2011 Waterford World’s Fair recapturing the past WATERFORD — With the completion of the new Steer and Oxen Barn, Penelope’s Ice Cream Booth and the new stage recently moved into place, this year’s Waterford World’s Fair, set for this Friday through Sunday, July 15-17, is looking more and more like the great Waterford World’s Fairs of year’s past. Project Manager Dale Merrill is nearly finished putting up the new 28’x82’ barn, with vol-
unteers Louis Senecal III and Louis Senecal II from Roofing Mechanic of Norway. The barn will house 22 pair of steer or oxen, and all the stalls will be used. Ron Hill, maintenance superintendent for the fairgrounds, has completed a new Penelope’s 12’x12’ Ice Cream Booth for fair members to serve the best banana splits, sundaes, shakes and ice creams — whatever your favorite may be. There are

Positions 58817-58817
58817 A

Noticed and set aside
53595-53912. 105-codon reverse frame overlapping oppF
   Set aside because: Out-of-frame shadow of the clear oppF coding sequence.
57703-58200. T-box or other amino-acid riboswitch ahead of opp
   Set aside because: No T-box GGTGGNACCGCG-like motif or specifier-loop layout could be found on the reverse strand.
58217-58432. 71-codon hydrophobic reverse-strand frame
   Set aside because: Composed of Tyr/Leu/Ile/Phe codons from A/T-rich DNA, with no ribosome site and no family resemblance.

over 30 vendors signed up for a space in the midway. The covered stage arrived a couple of weeks ago, with the help of Ron Fitts of Ron’s Double-Wide from South Paris. The stage is now ready for the 19 local musical artists to perform on all three days. The stage will also host the Baby Show, which will take place at noon Saturday. A new parking area behind Old MacDonald’s Barn is great
addition for camping and truck and trailer parking at the fairground, located on the Green Road (across from Melby’s Market) in North Waterford, just off Route 35. The exhibition hall has several new contests, from potholders and an old-fashioned homemade apron to the whoopie pie contest, where contestants will bring four whoopie pies on a plate. One will be judged, and three will go to the fair food
ummer S Let The